At the University of Florida, only 26.6 percent of students meet their daily recommended servings of fruits and vegetables, according to the 2016 Healthy Gator Survey.
The Healthy Gator Survey is a comprehensive health survey that has been conducted by GatorWell every three years since 2008. GatorWell’s Health Promotion Specialist, Natalie Rella, worked alongside other GatorWell employees to conduct this survey.
“At GatorWell, we work in health promotion, and we value being data driven in our efforts,” Rella said. “We don’t sit around a table and think about what we would consider important for students, we want to get the perspective of the students.”
The Healthy Gator Survey is an online questionnaire that is sent out to roughly 1,500 random students. The number of students surveyed was enough to generalize this information to UF’s student body as a whole, Rella said.
According to the results of the survey, there has been a decrease in the number of students meeting their daily servings of fruits and vegetables since 2010.
“Unfortunately, [the results] were not surprising. I would say probably most Americans have this pattern of eating, and it may be a bit harder for students due to their packed schedules,” Rella said.
It is possible for students to get their daily servings of fruits and vegetables through the meal plan, Rella said. It all comes down to the choices a student makes.
Of course, there are more unhealthy choices than healthy choices on campus, Rella said. However, Gator Dining has been recognized for their efforts in offering students the choice of vegan entrees.
These vegan options may not be as enticing to some students as the unlimited slices of pizza, but vegan entrees have been a part of the dining hall since the early 2000s.
Jill Rodriguez, Marketing Manager for Gator Dining, said that offering these vegan stations has significantly helped Gator Dining become one of the most vegan-friendly dining halls in the nation.
“It was in 2013 that we were recognized as number one in the country for being vegan-friendly,” Rodriguez said. “The following year, they switched the grading scale to a letter grade, and we have maintained an A.”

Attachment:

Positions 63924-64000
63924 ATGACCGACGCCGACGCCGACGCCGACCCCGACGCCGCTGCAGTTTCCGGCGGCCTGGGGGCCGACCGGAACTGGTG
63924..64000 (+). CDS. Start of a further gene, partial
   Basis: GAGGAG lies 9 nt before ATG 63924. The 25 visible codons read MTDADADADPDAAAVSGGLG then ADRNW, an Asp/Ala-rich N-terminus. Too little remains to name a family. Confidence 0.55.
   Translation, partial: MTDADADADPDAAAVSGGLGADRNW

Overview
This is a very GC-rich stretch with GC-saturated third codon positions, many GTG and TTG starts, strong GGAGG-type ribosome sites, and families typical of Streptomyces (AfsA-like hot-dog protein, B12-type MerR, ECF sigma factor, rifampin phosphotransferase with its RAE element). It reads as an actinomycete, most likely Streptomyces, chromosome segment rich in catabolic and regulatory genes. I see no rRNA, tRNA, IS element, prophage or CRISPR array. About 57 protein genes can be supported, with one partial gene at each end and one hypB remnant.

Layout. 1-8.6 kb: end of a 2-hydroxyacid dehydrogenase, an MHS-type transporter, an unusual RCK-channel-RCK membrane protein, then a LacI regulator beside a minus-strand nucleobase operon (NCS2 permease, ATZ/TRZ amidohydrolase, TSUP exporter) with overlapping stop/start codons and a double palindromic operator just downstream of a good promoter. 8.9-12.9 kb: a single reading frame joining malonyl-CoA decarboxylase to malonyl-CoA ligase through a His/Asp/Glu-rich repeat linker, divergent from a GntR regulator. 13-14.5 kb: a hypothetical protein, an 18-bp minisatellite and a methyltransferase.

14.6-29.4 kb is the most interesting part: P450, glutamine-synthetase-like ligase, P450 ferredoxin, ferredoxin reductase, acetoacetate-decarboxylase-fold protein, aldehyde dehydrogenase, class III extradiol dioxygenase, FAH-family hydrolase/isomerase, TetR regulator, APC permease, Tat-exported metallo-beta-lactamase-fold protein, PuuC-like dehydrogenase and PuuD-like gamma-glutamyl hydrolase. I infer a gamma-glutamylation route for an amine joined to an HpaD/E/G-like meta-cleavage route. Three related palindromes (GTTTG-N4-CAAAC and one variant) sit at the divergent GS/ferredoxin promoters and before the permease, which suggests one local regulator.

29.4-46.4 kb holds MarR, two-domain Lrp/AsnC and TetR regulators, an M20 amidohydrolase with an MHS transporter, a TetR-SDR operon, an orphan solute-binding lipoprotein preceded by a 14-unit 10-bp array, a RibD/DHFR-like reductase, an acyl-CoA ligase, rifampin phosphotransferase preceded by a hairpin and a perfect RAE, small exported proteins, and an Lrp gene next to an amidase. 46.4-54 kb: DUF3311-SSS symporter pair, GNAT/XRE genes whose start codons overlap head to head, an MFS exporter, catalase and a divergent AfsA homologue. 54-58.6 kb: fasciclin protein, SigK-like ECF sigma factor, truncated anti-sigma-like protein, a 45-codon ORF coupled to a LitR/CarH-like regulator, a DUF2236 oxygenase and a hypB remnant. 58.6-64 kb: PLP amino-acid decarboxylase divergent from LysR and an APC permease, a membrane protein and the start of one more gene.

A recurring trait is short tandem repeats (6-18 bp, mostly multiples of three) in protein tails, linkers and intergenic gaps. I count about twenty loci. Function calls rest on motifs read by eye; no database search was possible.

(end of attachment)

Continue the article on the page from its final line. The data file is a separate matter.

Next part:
Gator Dining has several healthy options to choose from, Rodriguez said. Both the Fresh Food Company and Gator Corner Dining Center have full salad bars; whole, skim and soy milk; fresh fruits; grilled and baked proteins and many more healthy foods options.
“The dining hall menus are designed to provide a diverse assortment of food options that easily allow students to select a healthy and well balanced diet,” Rodriguez said.
In addition to the efforts of Gator Dining, UF also coordinated with three other universities across the nation to organize a USDA grant-funded project called “Get Fruved.”
Although this is an ongoing research project, students involved in the research project at UF decided to start a club called “The Fruvement,” which is dedicated to promoting overall wellness to students.
Fourth-year nutritional sciences major and Executive Director of The Fruvement at UF, Brooke Denton, was one of the original students involved with the research program, and is very passionate about spreading awareness of healthy eating.
“When you go to college, it’s very easy to lose track of the way you ate at home,” Denton said. “I ate at the dining hall my freshman year, and I was able to eat healthy, but that’s because I was very mindful of what I ate.”
“The Fruvement prides themselves on their dedication to educate students on how to live a healthy lifestyle”, Denton said. The Fruvement works closely with other organizations on campus in order to reach as many students as they can.
“A huge part of our organization is our task force,” Denton said. “Our task force is in charge of reaching out to other organizations to collaborate and spread the word about healthy eating and living a healthy lifestyle.”
Getting students to eat their fruits and vegetables everyday is not something that is going to happen overnight. With the help of organizations on campus, more students will become aware of their eating habits.
By Catie Wegman